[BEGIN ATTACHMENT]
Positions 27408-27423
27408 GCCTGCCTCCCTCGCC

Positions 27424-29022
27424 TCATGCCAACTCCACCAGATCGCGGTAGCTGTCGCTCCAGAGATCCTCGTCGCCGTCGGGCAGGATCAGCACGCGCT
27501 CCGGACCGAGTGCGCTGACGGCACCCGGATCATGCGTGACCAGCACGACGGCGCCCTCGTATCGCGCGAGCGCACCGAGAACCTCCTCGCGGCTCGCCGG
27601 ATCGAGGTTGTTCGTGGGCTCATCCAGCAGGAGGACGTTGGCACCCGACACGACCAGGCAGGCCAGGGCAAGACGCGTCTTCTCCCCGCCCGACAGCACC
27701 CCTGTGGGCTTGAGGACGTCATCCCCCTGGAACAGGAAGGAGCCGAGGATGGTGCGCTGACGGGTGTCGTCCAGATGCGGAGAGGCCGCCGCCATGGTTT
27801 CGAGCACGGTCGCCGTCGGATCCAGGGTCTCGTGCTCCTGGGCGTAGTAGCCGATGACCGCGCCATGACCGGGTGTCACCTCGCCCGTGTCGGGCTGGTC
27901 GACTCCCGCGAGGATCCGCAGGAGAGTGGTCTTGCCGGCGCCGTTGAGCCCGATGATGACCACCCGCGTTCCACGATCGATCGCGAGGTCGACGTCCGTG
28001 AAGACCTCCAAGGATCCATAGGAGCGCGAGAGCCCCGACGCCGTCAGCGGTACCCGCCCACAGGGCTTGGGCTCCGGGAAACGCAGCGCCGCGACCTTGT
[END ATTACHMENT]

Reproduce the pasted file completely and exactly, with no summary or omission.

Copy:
Positions 27408-27423
27408 GCCTGCCTCCCTCGCC

Positions 27424-29022
27424 TCATGCCAACTCCACCAGATCGCGGTAGCTGTCGCTCCAGAGATCCTCGTCGCCGTCGGGCAGGATCAGCACGCGCT
27501 CCGGACCGAGTGCGCTGACGGCACCCGGATCATGCGTGACCAGCACGACGGCGCCCTCGTATCGCGCGAGCGCACCGAGAACCTCCTCGCGGCTCGCCGG
27601 ATCGAGGTTGTTCGTGGGCTCATCCAGCAGGAGGACGTTGGCACCCGACACGACCAGGCAGGCCAGGGCAAGACGCGTCTTCTCCCCGCCCGACAGCACC
27701 CCTGTGGGCTTGAGGACGTCATCCCCCTGGAACAGGAAGGAGCCGAGGATGGTGCGCTGACGGGTGTCGTCCAGATGCGGAGAGGCCGCCGCCATGGTTT
27801 CGAGCACGGTCGCCGTCGGATCCAGGGTCTCGTGCTCCTGGGCGTAGTAGCCGATGACCGCGCCATGACCGGGTGTCACCTCGCCCGTGTCGGGCTGGTC
27901 GACTCCCGCGAGGATCCGCAGGAGAGTGGTCTTGCCGGCGCCGTTGAGCCCGATGATGACCACCCGCGTTCCACGATCGATCGCGAGGTCGACGTCCGTG
28001 AAGACCTCCAAGGATCCATAGGAGCGCGAGAGCCCCGACGCCGTCAGCGGTACCCGCCCACAGGGCTTGGGCTCCGGGAAACGCAGCGCCGCGACCTTGT